The IBM fast-track programme

IBM decided to locate me in London for my first placement, which to date has been working on electric vehicles, smart grids and smart metering in the UK market. My second placement, which begins in January, will be based in Malaysia where I will be working on ‘smarter planet deals’ – how IBM integrates all its different technologies under one banner.

Rather than saying this is all the kit we’ve got and this is what we can sell, I can sit with a customer, see what they need, then look across the whole breadth of IBM to see how we can solve their problems bringing all the IBM solutions to the table. It’s a really interesting place to be because you’re not stuck in one silo.

I’ve come into IBM with fresh ideas that came from doing the MBA and also from talking to now quite a good SMF network. There’s a big entrepreneurial vibe within SMF – and importantly it’s recognised that you don’t have to restrict entrepreneurship to just start-up business. You can also apply it to big organisations. Hence alongside my day job I’ve been looking at a new proposition to see how IBM’s technology and big data can support international economic development of growing markets.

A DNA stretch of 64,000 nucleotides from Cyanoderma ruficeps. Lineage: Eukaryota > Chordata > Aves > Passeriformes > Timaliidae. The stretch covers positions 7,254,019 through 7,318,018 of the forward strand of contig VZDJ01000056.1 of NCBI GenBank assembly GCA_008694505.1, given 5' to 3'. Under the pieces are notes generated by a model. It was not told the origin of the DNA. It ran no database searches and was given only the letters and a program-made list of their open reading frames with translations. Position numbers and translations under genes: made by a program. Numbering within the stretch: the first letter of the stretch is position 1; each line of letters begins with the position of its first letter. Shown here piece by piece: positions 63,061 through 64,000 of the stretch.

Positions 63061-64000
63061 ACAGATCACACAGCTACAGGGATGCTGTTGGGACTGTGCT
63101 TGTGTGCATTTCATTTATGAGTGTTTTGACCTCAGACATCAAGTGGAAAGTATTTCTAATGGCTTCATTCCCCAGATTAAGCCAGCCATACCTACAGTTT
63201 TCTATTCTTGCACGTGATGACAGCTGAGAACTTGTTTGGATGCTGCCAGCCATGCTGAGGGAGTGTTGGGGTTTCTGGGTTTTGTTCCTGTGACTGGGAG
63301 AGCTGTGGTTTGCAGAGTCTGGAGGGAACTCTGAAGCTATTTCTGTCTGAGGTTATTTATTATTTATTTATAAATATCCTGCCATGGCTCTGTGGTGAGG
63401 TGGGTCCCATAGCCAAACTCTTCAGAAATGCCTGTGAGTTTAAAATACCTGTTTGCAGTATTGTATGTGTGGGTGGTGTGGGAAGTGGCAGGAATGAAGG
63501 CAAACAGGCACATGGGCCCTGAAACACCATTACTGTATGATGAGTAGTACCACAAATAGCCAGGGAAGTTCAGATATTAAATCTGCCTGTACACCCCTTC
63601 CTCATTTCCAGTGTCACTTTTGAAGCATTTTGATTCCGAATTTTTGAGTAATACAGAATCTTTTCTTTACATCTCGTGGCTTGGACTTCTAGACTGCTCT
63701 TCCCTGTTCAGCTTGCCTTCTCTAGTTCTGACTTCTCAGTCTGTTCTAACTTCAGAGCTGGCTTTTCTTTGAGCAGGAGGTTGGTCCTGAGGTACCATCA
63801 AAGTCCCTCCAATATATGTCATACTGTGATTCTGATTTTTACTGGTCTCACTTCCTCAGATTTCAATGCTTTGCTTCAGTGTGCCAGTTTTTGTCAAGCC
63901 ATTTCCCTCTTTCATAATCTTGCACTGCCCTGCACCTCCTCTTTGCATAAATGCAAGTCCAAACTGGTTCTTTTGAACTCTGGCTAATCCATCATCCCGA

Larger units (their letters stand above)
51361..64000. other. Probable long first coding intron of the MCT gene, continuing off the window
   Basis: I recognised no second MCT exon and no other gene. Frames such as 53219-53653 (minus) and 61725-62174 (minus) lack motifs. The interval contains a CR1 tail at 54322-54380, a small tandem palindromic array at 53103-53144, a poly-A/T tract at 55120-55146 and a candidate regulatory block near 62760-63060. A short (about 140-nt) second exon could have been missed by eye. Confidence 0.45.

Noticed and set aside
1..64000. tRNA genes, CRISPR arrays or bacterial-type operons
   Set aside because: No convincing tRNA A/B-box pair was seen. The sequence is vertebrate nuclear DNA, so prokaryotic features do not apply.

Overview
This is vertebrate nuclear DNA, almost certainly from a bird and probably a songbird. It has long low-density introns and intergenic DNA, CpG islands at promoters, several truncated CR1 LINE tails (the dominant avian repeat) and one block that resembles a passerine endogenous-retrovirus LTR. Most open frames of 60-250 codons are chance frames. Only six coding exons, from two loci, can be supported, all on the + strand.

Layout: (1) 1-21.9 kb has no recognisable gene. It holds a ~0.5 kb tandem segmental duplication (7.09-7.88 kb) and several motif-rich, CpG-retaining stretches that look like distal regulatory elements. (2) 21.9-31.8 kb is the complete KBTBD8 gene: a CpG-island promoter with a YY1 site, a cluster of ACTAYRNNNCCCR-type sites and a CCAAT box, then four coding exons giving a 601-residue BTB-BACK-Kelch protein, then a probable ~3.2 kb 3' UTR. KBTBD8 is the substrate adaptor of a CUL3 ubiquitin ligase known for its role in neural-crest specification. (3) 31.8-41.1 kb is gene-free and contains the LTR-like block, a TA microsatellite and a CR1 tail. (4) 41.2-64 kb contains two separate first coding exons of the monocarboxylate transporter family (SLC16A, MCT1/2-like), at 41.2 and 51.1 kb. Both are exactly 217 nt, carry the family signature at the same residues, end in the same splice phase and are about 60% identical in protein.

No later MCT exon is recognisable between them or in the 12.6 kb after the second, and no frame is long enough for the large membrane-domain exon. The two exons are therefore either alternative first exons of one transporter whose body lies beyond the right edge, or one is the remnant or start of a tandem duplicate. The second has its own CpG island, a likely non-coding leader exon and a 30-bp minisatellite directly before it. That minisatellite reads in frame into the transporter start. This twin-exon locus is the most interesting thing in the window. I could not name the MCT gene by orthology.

My private project has now grown into something much bigger

For example 90 per cent of Indian people have a mobile phone but only 50 per cent have a bank account. It’s a massive opportunity to start engaging with rural India to discover how technology and communications and the huge amounts of data that they generate can help governments and aid organisations accelerate balanced and sustainable economic development – so it’s not just good for the wealthy few.

Up until recently it was my private little project, looking at what we’ve got within the IBM portfolio that can help in this area and engaging with appropriately experienced people within the company. But now it’s started get some attention to the extent that we’ve just convened The Smarter Impact Conference in London. I now have an even bigger opportunity before me and the Sainsbury Management Fellowship was instrumental in that.